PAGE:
Posts Tagged ‘Kamalashila’

“Perceiving Reality is a masterful study of Buddhist epistemology.
It is first and foremost a substantial contribution to the philosophical
literature, developing a compelling account of epistemic authority in the
context of the phenomenology of perception. It is also an excellent study of
Indian Buddhist epistemological inquiry. The philology is impeccable.
But it is always in the service of philosophy.
Philosophers and Buddhologists must pay attention to Coseru’s book.”
–Jay Garfield

What turns the continuous flow of experience into perceptually distinct objects?
Can our verbal descriptions unambiguously capture what it is like to see, hear, or feel?
How might we reason about the testimony that perception alone discloses?
Christian Coseru proposes a rigorous and highly original way to answer these questions
by developing a framework for understanding perception as a mode of apprehension that
is intentionally constituted, pragmatically oriented, and causally effective. By engaging
with recent discussions in phenomenology and analytic philosophy of mind, but also by
drawing on the work of Husserl and Merleau-Ponty, Coseru offers a sustained argument
that Buddhist philosophers, in particular those who follow the tradition of inquiry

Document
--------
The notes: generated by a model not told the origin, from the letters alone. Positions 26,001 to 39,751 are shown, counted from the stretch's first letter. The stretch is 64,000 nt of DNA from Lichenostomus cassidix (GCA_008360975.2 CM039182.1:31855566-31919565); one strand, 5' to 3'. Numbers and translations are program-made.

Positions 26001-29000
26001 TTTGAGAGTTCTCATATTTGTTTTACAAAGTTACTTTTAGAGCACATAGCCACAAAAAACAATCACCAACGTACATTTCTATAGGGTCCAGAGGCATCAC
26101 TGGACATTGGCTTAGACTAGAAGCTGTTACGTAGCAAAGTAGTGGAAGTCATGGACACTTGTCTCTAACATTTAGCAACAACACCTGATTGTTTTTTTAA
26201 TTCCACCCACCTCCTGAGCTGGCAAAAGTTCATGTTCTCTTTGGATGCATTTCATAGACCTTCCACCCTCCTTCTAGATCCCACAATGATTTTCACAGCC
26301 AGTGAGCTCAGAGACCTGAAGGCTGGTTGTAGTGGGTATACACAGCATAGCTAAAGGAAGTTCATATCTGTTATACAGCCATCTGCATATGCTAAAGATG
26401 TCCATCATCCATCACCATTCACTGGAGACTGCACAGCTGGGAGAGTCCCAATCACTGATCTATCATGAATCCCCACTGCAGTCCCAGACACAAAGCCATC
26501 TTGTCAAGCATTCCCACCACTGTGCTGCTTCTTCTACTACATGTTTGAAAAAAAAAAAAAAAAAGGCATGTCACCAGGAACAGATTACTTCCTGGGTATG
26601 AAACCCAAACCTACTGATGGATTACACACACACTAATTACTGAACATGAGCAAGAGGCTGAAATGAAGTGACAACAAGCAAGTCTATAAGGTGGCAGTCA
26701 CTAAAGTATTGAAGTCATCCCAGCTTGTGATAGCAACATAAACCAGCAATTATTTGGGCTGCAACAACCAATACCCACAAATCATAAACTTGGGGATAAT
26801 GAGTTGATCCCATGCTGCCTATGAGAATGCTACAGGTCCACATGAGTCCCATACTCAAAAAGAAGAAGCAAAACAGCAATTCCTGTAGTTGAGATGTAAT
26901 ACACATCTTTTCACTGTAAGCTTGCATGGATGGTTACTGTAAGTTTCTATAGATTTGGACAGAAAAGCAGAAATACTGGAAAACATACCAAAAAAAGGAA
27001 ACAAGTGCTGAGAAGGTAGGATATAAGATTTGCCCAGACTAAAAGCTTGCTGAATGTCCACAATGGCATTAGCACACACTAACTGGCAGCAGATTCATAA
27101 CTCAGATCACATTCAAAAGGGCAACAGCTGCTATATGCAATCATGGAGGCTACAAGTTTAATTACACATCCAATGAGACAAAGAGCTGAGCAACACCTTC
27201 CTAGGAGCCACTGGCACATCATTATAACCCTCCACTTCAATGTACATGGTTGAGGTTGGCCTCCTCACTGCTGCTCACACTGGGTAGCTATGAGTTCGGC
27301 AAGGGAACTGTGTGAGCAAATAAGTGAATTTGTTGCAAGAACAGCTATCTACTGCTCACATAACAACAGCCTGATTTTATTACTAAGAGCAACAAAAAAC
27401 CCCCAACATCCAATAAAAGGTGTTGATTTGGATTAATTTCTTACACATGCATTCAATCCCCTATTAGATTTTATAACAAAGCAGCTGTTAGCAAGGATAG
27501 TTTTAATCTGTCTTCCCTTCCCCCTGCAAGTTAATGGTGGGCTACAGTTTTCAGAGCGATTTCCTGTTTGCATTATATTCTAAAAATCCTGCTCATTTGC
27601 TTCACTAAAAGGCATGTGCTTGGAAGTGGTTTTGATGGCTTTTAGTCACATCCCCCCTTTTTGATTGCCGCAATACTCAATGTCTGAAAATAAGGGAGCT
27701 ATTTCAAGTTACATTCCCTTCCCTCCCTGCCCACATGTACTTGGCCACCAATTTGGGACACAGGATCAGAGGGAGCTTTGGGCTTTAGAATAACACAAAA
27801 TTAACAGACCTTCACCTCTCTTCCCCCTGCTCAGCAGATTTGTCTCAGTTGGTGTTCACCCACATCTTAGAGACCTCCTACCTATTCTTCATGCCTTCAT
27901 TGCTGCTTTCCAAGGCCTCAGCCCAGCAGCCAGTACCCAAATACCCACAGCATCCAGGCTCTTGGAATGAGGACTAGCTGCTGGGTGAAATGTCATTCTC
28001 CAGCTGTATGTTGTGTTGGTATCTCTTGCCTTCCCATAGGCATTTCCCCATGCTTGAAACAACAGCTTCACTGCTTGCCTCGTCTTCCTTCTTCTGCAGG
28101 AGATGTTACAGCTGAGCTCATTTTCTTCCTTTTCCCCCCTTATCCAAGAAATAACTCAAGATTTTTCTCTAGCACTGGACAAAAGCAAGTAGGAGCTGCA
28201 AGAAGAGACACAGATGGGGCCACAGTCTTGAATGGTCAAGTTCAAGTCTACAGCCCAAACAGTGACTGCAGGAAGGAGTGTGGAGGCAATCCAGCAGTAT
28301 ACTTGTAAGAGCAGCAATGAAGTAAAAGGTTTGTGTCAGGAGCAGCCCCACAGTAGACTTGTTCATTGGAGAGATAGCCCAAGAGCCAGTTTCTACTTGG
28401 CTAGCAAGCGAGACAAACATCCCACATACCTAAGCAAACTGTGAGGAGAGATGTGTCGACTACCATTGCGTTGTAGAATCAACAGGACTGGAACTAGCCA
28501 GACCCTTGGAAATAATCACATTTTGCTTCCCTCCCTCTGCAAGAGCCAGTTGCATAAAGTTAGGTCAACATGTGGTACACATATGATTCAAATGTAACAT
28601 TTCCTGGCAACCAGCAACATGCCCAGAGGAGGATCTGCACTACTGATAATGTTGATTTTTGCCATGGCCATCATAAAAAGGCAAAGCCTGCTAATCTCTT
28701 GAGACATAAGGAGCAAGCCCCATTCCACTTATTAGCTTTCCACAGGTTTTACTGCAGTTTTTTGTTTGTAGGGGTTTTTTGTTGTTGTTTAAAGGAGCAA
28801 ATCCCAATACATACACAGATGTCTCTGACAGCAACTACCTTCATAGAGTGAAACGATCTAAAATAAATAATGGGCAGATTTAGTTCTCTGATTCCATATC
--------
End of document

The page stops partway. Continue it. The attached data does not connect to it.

initiated by Dignāga and Dharmakīrti, have much to offer when it comes to explaining
why epistemological disputes about the evidential role of perceptual experience cannot
satisfactorily be resolved without taking into account the structure of our cognitive
awareness. Perceiving Reality examines the function of perception and its relation
to attention, language, and discursive thought, and provides new ways of conceptualizing
the Buddhist defense of the reflexivity thesis of consciousness–
namely, that each cognitive event is to be understood as involving a pre-reflective implicit
awareness of its own occurrence.
Coseru advances an innovative approach to Buddhist philosophy of mind in the form of
phenomenological naturalism, and moves beyond comparative approaches to philosophy
by emphasizing the continuity of concerns between Buddhist and Western philosophical
accounts of the nature of perceptual content and the character of perceptual consciousness.